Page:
Let me begin this review of the Callaway X Tour fairway woods by saying
that I currently have a 9.1 handicap index, so I've never really
considered hitting a "tour" version of any club (my handicap will have
to go lower before I'll start thinking in that direction). But, I did
find a friend who owns a 15 degree 3-wood in this series (he's better
than me), and he was kind enough to let me borrow it for a few rounds
while he was away.
Callaway's fairway woods have always been very forgiving, and it seems like every new line of clubs the company comes out with is right on the mark. These Callaway X Tour fairway woods fall right into place in the company's lineup, at least for skilled players.
There are two versions of the Callaway X fairway woods - the regular X fairway woods, and the "tour" model, which was inspired by comments from tour professionals and designed to provide the distance and playability they demand while still being forgiving enough for less skillful players. This review, of course, will give you my impressions of the Callaway X Tour fairway woods - the version Callaway created based on the suggestions of the pros.
So, here we go.
When the Callaway X Tour fairway woods were introduced in 2008, they were said to be Callaway's most innovative woods since the Steelheads that so many of us loved playing with. Back then, you could buy one with a steel shaft for around $225 (graphite was about $250) but time marches on, and you can find these woods for a lot less than that now.
Like the Steelheads, the X Tour woods have stainless steel heads. The faces are square (no draw or fade bias) and they have a balanced, modified "X-Sole" that's similar to the sole of Callaway's X460 driver. Designed to make club alignment easier and improve club head interaction with the turf, the X-Sole rests on the ground on two points that project slightly from the remainder of the sole (as opposed to a more traditional design where the entire sole rests on the ground).
In theory, this design helps launch the ball higher and minimizes the club head's tendency to rock back and forth at address, increasing the chances that the ball leaves the club face on the intended line. I say "in theory," because in reality, results are mixed - at least for me. Supposedly, the sole design helps the club head cut its way through nasty rough but still be able to handle tight fairway lies. Personally, I think it looks "okay" at address but it does seem a bit odd to me.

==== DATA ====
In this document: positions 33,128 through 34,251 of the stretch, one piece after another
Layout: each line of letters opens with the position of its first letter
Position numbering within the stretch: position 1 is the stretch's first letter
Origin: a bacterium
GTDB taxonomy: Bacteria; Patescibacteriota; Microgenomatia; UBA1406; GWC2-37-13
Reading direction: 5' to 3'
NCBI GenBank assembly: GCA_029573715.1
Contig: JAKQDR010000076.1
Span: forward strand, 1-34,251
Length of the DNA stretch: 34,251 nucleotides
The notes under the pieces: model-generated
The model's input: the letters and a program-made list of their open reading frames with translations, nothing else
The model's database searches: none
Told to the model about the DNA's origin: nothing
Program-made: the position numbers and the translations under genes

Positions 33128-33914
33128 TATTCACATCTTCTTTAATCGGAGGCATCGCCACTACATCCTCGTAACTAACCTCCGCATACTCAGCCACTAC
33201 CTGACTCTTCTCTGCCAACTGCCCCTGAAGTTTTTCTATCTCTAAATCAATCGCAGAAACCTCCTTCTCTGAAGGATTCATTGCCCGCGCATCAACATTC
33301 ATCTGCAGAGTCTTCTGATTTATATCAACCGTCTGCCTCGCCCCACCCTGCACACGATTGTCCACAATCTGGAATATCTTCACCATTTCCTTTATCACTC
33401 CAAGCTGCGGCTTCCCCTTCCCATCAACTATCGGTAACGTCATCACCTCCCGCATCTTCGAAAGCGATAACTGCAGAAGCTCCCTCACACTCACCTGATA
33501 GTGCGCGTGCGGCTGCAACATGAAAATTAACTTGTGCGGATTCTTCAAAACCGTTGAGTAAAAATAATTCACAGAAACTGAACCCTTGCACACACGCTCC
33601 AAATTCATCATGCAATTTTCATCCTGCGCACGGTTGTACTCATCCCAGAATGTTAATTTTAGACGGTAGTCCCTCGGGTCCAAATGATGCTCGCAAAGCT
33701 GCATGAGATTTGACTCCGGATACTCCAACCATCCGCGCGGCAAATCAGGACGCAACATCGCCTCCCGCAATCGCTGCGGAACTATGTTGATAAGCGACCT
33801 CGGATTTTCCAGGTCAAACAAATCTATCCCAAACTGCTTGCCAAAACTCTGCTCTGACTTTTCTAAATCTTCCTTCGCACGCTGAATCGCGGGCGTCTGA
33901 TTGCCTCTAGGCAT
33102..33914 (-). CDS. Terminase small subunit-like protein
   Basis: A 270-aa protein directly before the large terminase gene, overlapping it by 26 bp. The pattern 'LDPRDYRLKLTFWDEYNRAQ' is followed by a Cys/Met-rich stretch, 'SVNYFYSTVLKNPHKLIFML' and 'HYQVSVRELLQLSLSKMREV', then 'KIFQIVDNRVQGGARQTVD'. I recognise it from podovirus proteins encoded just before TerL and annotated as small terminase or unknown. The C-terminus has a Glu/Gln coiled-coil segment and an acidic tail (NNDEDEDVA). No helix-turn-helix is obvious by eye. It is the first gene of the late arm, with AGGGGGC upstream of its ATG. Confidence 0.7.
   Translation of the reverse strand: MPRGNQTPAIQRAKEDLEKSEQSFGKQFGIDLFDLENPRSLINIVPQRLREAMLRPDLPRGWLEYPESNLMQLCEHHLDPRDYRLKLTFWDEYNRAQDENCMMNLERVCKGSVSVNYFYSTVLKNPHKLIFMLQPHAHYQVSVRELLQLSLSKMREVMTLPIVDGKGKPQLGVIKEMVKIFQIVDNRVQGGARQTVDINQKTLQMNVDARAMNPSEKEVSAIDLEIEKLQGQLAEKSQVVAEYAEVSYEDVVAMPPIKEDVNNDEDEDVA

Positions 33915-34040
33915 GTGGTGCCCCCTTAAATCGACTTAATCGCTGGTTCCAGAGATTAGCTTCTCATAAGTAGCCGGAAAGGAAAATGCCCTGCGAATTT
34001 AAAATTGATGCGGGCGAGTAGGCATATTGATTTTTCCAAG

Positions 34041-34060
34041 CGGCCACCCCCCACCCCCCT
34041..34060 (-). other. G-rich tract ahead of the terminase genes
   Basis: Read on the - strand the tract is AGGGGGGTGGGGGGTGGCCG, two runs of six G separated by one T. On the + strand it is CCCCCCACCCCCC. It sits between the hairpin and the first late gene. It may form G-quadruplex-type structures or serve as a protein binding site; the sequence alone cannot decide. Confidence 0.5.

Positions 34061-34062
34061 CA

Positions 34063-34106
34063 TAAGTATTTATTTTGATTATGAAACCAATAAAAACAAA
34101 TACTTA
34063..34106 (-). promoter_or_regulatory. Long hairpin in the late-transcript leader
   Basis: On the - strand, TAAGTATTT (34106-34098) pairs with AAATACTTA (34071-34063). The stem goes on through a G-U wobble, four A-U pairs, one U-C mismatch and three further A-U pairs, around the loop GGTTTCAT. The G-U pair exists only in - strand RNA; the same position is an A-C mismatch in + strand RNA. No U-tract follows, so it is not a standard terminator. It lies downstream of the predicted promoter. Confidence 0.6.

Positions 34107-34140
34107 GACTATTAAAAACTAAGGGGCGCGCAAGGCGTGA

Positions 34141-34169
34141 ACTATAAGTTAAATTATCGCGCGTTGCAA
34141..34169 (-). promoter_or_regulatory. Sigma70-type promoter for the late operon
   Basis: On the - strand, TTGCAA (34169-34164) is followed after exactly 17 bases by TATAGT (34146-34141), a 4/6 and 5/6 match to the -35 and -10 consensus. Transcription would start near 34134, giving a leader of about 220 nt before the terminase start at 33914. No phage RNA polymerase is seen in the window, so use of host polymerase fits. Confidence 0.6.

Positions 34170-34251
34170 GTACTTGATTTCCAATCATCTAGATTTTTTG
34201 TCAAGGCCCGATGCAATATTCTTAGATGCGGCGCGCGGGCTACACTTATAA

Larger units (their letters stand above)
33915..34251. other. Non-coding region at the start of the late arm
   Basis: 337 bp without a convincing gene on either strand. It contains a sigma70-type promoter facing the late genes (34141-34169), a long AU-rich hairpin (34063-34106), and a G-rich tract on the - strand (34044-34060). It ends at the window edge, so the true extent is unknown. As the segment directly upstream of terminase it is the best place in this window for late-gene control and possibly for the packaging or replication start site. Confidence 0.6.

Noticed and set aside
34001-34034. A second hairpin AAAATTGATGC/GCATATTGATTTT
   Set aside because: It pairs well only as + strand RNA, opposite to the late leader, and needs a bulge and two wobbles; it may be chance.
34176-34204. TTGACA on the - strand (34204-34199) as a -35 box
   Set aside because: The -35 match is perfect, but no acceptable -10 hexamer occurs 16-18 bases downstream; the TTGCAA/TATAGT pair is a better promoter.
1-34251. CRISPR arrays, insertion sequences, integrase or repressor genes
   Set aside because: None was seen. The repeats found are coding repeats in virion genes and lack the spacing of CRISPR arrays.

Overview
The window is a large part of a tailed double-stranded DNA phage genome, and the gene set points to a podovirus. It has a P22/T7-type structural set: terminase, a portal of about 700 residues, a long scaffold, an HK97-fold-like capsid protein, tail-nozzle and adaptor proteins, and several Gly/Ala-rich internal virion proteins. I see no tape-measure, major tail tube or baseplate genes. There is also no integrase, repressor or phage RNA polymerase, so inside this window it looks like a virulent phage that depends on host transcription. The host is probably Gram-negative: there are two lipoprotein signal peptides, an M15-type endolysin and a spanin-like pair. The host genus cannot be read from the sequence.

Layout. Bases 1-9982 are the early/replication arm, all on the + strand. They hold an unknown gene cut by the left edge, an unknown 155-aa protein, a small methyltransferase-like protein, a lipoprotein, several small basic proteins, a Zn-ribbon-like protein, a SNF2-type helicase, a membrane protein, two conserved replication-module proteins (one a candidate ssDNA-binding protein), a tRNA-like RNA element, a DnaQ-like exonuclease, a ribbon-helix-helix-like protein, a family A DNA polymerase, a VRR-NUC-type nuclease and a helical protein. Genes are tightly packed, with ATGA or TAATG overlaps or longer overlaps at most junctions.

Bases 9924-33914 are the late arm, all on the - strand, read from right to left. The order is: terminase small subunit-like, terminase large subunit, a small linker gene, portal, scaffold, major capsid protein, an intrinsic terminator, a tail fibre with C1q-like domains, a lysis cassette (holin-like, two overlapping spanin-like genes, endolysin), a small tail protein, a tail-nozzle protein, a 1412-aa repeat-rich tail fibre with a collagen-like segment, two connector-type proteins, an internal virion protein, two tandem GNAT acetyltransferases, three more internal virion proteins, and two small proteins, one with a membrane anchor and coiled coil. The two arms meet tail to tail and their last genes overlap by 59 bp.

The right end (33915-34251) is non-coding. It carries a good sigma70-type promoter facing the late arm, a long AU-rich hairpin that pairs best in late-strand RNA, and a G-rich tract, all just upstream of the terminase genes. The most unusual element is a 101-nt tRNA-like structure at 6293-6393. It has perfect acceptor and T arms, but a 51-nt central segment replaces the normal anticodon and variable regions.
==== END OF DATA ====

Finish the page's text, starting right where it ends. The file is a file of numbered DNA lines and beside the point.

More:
Apparently I'm not the only one, because reviews by other players of all different skill levels are decidedly mixed. Some report the sole works quite well, but others say the design actually makes proper club head alignment more difficult. That's not good.
Naturally, the Callaway X Tour fairway woods also feature the three "core" Callaway technologies that have made the company's clubs so successful throughout the years: S2H2 (the short, straight, hollow hosel design which permits weight to be lowered and also moved to the perimeter for increased forgiveness); Tru-Bore (the shaft extends completely through the hosel and club head, all the way to the sole, to improve feel and control); and VFT (Variable Face Thickness, to maximize ball speed and perimeter weighting for additional distance and forgiveness).
The club head is slightly larger and deeper than Callaway's earlier clubs. These changes were made to provide additional stability (through increased MOI), expand the effective hitting area and boost player confidence at address. I only tried the 15-degree 3-wood, but a little research told me that Callaway X Tour fairway woods also come in a 13-degree 3-wood version to provide the more boring ball flight highly skilled golfers prefer. I also learned that the Tour clubs have slightly smaller club heads than the "regular" version of the Callaway X fairway woods. Not surprisingly, no "light" (read "senior") shaft is available in the Tour model - just regular, stiff and extra-stiff.
The Bottom Line: The X-Sole used by the Callaway X Tour fairway woods will probably be the deciding factor in how you feel about these clubs. I thought it was easy to hit off the deck and gave me about the same distance as a Big Bertha Titanium, but was a bit less forgiving. Not my favorite fairway wood, but some players love theirs.